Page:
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How to freeze fresh herbs

If you’re one of the many Canadians who grow their own herbs in their gardens and on their windowsills, then you’ll know there will come a time when you will either have to harvest and freeze your herbs or risk losing them altogether.

Freezing your herbs is the simplest way to preserve your harvest, maintain its flavour and enable you to have fresh, tasty, and nutritious homegrown herbs ready to use all year round.

Before you toss your herbs in the freezer, it’s important to understand the difference between soft herbs and hard herbs. An herb is considered soft or hard depending on one key factor: cooking time. Each type has a slightly different method for preservation.

Soft herbs, such as basil, cilantro, parsley, oregano, and mint, can be eaten raw or require only a few minutes of cooking to release their flavour. Soft herbs are much easier to damage and do not last as long as hard herbs, and as a result, they are best enjoyed fresh.

Hard herbs, such as rosemary, thyme, savoury, and sage, should not be eaten raw and are more suitable for long cooking times. Hard herbs, true to their name, are hardier and more easily preserved than their soft counterparts.

Freezing Soft Herbs

Remove all the leaves of the herb and wash them very well in a salad spinner. Spin them as dry as you possibly can. If you don’t have a salad spinner, wash your herb leaves in the sink and dry them well with paper towels.

Put a few of handfuls of herbs into your steel-bladed food processor. The food processor bowl should be full, but not tightly packed.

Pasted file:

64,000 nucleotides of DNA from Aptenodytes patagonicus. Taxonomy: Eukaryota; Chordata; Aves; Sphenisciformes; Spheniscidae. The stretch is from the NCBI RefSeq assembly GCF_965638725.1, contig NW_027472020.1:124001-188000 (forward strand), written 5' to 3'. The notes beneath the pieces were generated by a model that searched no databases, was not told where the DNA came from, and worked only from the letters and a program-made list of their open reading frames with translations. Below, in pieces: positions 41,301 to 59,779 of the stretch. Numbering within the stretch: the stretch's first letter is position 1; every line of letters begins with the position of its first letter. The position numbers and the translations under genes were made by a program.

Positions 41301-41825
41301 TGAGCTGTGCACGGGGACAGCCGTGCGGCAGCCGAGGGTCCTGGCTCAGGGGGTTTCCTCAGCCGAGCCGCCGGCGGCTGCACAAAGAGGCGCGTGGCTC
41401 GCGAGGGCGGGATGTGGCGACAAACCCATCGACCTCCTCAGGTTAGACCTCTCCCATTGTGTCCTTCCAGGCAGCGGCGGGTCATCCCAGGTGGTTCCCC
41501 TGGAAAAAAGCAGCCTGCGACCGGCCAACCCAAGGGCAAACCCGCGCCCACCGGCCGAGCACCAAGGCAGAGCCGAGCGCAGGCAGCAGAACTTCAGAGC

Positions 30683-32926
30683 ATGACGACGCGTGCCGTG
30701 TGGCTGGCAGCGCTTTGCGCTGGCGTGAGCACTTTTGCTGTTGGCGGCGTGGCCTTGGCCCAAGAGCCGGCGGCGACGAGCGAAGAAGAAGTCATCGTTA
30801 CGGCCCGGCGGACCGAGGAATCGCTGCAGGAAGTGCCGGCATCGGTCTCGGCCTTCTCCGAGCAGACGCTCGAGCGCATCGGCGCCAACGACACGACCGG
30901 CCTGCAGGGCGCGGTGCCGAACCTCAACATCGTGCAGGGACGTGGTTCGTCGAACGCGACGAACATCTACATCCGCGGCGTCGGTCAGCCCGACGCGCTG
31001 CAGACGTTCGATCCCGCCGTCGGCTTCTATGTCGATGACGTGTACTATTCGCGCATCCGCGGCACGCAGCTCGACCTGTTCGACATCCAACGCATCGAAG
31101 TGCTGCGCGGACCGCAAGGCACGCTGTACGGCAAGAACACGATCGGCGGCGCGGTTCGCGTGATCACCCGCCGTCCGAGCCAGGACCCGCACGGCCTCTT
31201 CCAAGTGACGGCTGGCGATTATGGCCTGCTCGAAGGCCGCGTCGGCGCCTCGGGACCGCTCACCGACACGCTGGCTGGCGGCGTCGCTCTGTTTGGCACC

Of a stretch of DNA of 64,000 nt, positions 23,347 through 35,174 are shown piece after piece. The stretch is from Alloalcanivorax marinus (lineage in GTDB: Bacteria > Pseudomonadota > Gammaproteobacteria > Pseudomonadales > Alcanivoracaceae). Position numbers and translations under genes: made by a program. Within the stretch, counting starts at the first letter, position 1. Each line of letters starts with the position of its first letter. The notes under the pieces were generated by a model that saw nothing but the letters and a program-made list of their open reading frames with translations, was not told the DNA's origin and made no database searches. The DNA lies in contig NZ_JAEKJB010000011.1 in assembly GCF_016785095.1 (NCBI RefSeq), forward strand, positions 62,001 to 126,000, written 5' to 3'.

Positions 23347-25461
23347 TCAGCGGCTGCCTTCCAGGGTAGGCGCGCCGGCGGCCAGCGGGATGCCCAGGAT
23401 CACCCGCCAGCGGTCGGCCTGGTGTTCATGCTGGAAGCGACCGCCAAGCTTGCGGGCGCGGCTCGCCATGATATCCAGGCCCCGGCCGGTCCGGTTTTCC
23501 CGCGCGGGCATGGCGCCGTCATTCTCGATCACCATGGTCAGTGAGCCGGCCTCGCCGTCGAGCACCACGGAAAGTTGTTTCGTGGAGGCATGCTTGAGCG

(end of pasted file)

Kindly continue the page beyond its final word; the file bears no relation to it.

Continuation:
Pulse the food processor with one hand and drizzle olive oil into the feed tube with the other hand, pulsing until the herb is coarsely chopped. Make sure that all of your herbs are coated with oil, which will keep them from going dark in the freezer. Use about 2-3 tablespoons of olive oil for each batch in the food processor when making coarsely chopped herbs.

It doesn’t matter what size container you use, but a good trick is to measure and mark the containers before you first use them, and make sure they can be sealed tightly. That way, when you pull one out of the freezer for a recipe, you’ll know exactly how much is in each container. No sense wasting your herbs!

Freezing Hard Herbs

Cut your herbs, wash them in cold water and either spin them dry in a salad spinner or blot them dry with paper towels, just as you did with your soft herbs.

Once the herbs are dry, place them in a freezer bag, ensuring a tight seal. Place your herb bag in the freezer. Have a seat and relax; your job is done for a few weeks!

After two or three weeks, take the freezer bag out of the freezer and use a rolling pin to roll over the bag containing the herbs. You should see a significant amount of leaves come loose from the stems. These are the herbs you want to save! If some leaves don’t come off, you can remove the loose leaves and freeze the others a bit longer, or pick the rest by hand.

After separating the leaves from the stems, store the leaves in canning jars with a well-sealed lid and put them back into the freezer. This keeps moisture away from the herbs.

You’re now set for a whole winter of delicious spices. Enjoy!